President Trump’s planned executive order on ObamaCare is worrying supporters of the law and insurers, who fear it could undermine the stability of ObamaCare.
Trump’s order, expected as soon as this week, would allow small businesses or other groups of people to band together to buy health insurance. Some fear that these association health plans would not be subject to the same rules as ObamaCare plans, including those that protect people with pre-existing conditions.
That would make these plans cheaper for healthy people, potentially luring them away from the ObamaCare market. The result could be that only sicker, costlier people remain in ObamaCare plans, leading to a spike in premiums.
“If this executive order is anything like the rumors then it could have a huge impact on stability of the individual insurance market,” said Larry Levitt, a health policy expert at the Kaiser Family Foundation.
Andy Slavitt, a former top health-care official in the Obama administration, warned that insurers could drop out of the Affordable Care Act markets because of the order.
“I am now hearing that the Executive Order may cause insurers to leave ACA markets right away,” Slavitt tweeted on Sunday.
Slavitt argues the order is part of Trump’s broader effort to undermine ObamaCare. He said the order could accomplish through executive action what Congress failed to do through legislation.
But supporters say Trump’s move could unleash the free market and lower prices for consumers.
Sen. Rand Paul (R-Ky.) has been pushing for the order, arguing it is something Trump can do without Congress to give people an alternative to ObamaCare.
“This is something I’ve been advocating for six months,” Paul said on MSNBC in late September.
“I think it’s bigger than Graham-Cassidy, it’s bigger than any reform we’ve even talked about to date, but hasn’t gotten enough attention,” Paul added, referring to the failed Republican repeal-and-replace bill co-sponsored by Sens. Lindsey Graham (R-S.C.) and Bill Cassidy (R-La.).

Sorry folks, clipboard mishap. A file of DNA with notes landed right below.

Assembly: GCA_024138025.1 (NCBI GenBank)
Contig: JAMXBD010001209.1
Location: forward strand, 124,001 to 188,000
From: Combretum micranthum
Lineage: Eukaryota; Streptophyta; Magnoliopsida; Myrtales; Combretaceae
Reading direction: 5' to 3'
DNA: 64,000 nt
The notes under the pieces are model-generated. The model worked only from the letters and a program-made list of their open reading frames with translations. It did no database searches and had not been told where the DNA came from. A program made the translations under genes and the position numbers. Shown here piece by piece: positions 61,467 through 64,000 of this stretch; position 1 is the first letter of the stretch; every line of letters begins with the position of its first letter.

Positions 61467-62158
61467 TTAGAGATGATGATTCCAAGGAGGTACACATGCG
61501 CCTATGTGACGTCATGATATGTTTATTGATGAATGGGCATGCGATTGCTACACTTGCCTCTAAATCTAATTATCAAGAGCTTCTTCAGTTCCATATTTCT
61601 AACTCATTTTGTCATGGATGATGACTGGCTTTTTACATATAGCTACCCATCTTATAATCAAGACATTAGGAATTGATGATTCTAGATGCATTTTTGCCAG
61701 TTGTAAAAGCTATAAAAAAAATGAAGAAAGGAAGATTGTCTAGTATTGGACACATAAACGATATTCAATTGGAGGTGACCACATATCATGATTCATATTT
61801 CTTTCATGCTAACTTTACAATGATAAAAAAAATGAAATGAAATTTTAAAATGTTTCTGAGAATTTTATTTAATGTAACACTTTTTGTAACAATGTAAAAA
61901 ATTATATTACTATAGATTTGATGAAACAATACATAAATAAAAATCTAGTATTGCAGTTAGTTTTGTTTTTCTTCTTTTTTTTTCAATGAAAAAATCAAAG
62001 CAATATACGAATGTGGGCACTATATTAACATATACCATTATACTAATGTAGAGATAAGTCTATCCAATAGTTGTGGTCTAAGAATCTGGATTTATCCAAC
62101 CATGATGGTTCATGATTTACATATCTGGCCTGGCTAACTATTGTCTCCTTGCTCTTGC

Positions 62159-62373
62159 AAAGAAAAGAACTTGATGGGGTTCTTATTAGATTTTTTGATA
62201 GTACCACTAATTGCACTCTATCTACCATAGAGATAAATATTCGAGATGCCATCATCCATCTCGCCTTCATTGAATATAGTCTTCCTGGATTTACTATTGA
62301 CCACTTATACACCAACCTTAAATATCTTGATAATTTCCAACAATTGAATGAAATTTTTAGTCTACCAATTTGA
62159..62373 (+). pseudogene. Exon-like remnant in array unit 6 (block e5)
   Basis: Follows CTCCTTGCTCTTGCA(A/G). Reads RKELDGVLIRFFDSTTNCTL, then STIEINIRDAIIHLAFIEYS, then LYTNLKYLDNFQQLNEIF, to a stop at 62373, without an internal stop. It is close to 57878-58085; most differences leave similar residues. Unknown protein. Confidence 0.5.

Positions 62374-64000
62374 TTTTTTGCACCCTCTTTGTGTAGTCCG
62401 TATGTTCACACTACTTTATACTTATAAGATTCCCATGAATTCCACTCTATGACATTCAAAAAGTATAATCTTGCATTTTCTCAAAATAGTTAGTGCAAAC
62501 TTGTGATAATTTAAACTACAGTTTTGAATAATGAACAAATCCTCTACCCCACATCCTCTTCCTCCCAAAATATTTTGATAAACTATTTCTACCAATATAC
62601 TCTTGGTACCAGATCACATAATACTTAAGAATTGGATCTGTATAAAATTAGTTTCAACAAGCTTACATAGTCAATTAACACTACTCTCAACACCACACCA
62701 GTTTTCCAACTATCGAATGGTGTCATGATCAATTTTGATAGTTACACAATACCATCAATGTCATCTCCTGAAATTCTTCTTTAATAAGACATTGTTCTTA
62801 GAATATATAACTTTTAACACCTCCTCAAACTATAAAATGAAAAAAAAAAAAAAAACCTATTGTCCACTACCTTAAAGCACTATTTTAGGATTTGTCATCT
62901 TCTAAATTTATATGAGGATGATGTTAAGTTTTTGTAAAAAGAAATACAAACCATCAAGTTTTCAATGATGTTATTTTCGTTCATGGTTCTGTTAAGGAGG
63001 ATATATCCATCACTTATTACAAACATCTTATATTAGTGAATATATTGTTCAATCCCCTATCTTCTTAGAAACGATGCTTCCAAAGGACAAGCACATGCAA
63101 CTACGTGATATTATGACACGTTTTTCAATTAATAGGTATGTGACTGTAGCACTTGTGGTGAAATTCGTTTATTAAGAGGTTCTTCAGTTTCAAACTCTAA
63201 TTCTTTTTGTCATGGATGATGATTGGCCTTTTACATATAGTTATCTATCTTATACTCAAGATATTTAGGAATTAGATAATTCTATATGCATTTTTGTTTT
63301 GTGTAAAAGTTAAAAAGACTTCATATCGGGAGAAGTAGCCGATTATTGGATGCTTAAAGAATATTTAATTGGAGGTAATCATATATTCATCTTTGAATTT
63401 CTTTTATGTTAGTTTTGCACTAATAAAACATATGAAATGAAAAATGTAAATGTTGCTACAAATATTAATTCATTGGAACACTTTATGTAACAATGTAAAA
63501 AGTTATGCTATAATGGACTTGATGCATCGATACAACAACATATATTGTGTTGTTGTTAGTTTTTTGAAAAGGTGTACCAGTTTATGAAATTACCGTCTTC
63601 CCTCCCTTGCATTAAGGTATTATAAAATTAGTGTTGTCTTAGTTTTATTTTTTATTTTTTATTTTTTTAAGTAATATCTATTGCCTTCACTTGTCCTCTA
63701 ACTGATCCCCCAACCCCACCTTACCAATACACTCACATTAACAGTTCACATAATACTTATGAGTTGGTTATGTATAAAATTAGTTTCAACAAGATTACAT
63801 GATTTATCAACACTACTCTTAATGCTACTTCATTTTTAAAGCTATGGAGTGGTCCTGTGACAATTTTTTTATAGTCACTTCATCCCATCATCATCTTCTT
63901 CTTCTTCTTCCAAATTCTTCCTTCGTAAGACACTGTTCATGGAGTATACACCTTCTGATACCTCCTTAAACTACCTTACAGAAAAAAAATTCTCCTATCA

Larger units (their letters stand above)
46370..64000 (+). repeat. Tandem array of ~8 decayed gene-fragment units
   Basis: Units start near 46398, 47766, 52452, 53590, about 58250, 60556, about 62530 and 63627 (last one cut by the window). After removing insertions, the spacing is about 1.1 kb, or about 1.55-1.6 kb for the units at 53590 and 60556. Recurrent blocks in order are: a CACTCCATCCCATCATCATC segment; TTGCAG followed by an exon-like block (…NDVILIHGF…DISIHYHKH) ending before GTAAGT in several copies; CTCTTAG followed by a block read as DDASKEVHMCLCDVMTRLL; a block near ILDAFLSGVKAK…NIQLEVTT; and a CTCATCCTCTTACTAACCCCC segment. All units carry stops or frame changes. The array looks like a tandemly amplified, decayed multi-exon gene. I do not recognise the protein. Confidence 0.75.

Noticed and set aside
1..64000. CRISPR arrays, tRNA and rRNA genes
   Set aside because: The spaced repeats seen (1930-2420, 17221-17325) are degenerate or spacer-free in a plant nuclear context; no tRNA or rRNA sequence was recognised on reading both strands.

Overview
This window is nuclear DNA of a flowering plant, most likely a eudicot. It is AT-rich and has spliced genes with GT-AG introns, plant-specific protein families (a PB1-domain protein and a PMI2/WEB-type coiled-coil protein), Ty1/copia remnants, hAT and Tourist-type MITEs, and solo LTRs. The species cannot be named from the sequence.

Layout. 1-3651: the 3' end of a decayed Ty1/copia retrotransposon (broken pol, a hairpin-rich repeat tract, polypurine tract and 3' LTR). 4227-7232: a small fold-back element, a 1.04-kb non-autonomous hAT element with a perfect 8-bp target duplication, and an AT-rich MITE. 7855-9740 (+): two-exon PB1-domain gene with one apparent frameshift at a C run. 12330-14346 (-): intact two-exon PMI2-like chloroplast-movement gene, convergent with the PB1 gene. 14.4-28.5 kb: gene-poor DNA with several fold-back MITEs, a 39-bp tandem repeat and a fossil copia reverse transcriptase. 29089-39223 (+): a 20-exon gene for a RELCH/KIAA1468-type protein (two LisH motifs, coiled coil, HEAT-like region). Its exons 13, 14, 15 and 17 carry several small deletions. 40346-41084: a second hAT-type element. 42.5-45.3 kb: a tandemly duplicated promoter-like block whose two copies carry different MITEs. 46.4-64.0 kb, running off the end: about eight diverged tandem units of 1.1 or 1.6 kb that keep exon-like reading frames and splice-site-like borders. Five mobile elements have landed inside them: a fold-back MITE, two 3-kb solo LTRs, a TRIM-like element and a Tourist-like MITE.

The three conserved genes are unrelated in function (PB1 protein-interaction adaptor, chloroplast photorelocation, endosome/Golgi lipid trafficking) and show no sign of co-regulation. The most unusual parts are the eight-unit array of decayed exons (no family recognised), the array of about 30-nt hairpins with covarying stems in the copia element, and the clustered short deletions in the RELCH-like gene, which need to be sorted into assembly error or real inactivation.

Paul said allowing more people to band together to purchase health insurance gives them more leverage to lower premiums than when people are buying coverage on their own.
The National Federation of Independent Businesses (NFIB), which has long opposed ObamaCare, supports expanding association health plans and has been advocating for action.
“Allowing people more affordable arrangements is not a bad thing,” said Kevin Kuhlman, director of government relations at the NFIB. He said fears about undermining ObamaCare markets are “overblown.” His group is waiting to review the details of the order, which he said he expects to be issued on Thursday.
Association health plans already exist, but Trump’s order could allow them to expand and get around ObamaCare rules, creating plans that are only for healthy people.
Experts pointed to the Tennessee Farm Bureau, which currently offers an association health plan in the state that, through a loophole, does not have to follow ObamaCare rules.
The plan has about 73,000 enrollees and may be one of the reasons that Tennessee’s ObamaCare market has struggled, according to researchers at Georgetown University.
There is still much uncertainty about the order. Many observers doubt that Trump has the power to change much on his own.
Tim Jost, a health law expert at Washington and Lee University, said it is hard to imagine how the White House could find the legal authority to expand association health plans to individuals. The move would likely draw legal challenges.
A more likely action, Jost said, would be to expand association health plans so that it is easier for small groups to form them. That could destabilize the small group insurance market but would be a less sweeping step than expanding association health plans to individuals.
Given the limits on his authority, Trump is likely to direct agencies, including the Department of Health and Human Services and the Department of Labor, to issue guidance or regulations. Those additional steps will prolong the process.
Insurers are worried about the potentially destabilizing effects of the order. Lobbyists said insurers had begun quietly working on the issue and talking to the administration but do not yet know how far-reaching the effects would be.
It is possible there could be legal challenges to the regulations. The order would change the interpretation of a 1974 law called the Employee Retirement Income Security Act. That interpretation could be challenged in court, for example if the order sought to allow individuals, not just small groups, to join association health plans.
“There will likely be challenges,” said Kevin Lucia, a professor at Georgetown University’s Center for Health Insurance Reforms.
Lucia said the planned order, in combination with other steps the Trump administration is taking, like cutting back on outreach efforts, “really undermines the future of the individual market.”
A sicker group of enrollees remaining in the ObamaCare plans poses problems.
The changes “will lead to less [insurers] playing in this market and potentially a sicker risk pool which translates to higher premiums,” Lucia said.
Cori Uccello, senior health fellow at the American Academy of Actuaries, said that one aspect to watch in the order is when the changes will take effect. Insurers have already set their prices and made plans for 2018.
“Anything that applied to 2018 would be incredibly destabilizing,” she said. “It would still be destabilizing in 2019 but people would know ahead of time.”